Browsing School of Social Work by Subject "parental depression"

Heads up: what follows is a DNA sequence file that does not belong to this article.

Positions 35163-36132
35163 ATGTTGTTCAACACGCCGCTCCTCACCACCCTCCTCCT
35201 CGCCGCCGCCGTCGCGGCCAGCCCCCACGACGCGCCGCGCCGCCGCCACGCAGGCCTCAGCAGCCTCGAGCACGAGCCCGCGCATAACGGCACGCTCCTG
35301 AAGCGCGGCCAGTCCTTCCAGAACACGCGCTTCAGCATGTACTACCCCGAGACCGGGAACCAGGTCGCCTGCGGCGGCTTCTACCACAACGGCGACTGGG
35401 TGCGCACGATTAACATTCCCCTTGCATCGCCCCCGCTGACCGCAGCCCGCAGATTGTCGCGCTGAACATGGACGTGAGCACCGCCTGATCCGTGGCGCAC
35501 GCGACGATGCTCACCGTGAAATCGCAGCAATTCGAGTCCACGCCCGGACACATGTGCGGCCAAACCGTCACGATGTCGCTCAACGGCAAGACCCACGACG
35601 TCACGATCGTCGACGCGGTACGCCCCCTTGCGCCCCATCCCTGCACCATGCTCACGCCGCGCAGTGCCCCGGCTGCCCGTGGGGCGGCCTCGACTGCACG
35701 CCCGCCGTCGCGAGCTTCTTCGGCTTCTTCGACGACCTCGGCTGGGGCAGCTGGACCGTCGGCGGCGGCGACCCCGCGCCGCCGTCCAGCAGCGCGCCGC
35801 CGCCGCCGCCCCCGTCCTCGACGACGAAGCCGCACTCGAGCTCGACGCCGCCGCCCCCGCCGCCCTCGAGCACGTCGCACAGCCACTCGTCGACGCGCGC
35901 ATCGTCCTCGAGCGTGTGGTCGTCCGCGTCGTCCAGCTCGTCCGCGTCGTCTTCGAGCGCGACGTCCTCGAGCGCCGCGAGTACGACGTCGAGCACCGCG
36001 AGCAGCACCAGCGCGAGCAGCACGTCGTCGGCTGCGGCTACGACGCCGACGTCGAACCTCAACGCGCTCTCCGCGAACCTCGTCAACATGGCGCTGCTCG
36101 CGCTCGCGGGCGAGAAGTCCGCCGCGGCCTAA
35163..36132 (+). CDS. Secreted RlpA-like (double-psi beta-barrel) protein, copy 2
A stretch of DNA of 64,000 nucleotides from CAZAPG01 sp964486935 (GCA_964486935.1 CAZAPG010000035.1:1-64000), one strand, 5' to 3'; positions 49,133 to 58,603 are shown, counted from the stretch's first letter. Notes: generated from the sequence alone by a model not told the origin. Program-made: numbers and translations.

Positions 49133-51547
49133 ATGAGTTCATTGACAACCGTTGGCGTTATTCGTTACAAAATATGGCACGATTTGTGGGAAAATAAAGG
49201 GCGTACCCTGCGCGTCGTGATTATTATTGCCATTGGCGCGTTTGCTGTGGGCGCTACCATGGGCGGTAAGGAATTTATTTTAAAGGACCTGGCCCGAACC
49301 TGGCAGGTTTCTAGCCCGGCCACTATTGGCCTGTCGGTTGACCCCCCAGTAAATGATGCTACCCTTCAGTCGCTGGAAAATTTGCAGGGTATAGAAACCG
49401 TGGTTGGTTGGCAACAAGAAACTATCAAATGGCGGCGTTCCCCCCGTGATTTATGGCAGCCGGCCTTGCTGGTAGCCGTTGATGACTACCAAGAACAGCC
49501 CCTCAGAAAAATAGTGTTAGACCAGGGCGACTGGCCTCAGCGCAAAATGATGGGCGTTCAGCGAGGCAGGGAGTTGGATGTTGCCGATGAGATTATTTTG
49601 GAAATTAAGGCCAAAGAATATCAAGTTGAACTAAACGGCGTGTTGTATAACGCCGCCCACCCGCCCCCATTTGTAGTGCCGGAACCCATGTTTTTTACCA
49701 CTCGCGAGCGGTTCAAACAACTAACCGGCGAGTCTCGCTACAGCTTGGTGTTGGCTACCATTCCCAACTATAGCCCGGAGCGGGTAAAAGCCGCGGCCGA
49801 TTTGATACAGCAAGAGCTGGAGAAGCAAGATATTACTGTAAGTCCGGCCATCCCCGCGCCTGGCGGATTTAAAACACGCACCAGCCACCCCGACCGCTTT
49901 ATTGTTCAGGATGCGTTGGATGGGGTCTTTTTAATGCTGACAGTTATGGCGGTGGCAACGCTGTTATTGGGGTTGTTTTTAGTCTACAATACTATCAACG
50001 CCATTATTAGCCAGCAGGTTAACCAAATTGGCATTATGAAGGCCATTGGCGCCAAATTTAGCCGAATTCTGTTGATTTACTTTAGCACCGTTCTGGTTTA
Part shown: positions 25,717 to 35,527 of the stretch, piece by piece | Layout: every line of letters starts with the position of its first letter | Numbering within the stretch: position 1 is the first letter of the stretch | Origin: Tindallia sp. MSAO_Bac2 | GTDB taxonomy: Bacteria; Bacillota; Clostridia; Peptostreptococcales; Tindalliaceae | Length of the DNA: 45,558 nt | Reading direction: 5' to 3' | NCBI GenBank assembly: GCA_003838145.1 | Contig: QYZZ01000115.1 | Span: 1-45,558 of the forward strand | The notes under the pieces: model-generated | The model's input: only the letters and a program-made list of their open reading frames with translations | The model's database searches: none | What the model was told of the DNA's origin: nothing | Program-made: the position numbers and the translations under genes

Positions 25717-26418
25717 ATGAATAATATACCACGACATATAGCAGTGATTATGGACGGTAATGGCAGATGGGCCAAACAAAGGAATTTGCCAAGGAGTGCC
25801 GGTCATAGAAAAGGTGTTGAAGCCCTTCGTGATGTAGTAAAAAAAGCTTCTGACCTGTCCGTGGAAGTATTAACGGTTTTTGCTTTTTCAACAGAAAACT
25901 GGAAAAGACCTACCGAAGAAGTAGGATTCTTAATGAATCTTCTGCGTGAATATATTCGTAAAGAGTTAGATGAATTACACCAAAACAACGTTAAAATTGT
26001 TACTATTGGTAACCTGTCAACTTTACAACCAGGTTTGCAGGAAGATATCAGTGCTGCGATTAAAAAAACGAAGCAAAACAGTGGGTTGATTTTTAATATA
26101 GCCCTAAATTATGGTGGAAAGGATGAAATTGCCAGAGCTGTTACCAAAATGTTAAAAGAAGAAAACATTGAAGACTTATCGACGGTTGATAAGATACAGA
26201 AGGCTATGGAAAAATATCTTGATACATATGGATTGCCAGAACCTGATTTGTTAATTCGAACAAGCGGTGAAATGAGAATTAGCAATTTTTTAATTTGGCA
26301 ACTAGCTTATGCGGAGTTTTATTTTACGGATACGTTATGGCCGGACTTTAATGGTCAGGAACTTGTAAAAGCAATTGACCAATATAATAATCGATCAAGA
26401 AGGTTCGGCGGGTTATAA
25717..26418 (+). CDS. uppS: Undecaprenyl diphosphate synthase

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Factors Associated with Changes in Parental Depressive Symptoms: A Longitudinal Multilevel Analysis of Parents at High Risk for Child MaltreatmentDepression interferes with a parent's ability to adequately care for a child, which can lead to adverse consequences such as child maltreatment (National Research Council & Institute of Medicine, 2009). Given this complex relationship, it is critical to understand factors associated with how depressive symptoms change over time. Home visiting programs are strategies for addressing child maltreatment and parental depression (Paxson & Haskins, 2009). The primary purpose of this study was to assess factors predicting changes in depressive symptoms for a sample of parents at high risk for child maltreatment participating in a home visiting and neglect prevention program. This dissertation used secondary data to explore (1) individual, (2) relationship, and (3) service delivery factors associated with changes in depressive symptoms over time for a diverse sample of 569 parents enrolled in the same program implemented across 7 sites and 18 different program types. Factors predicting the likelihood of child maltreatment reports or substantiations after program participation were also examined. Two- and three-level multi-level growth models were used to address three of the research questions. Across all the models, there was a significant decrease in depressive symptoms over time. The two-level models indicated that Black parents had lower levels of depressive symptoms, whereas Hispanic parents had higher levels. Parents with less than 12 years of education were more likely to have lower levels of depressive symptoms. Higher levels of parental stress and a greater need for social support were associated with higher levels of depressive symptoms in all models. Significant factors found in the three-level models included parent's history of abuse or trauma and assigned program duration; however findings are exploratory given the small sample size (n=18) at this level. Logistic regression was used to predict the likelihood of child maltreatment after program completion. Prior child maltreatment reports and increased need for social support were associated with a greater likelihood of subsequent reports or substantiations. Other parent demographic factors, level of depressive symptoms, and parental stress were not significant. Findings can be used to prioritize areas for depression screening, comprehensive assessments, worker training, and support needed for this vulnerable population.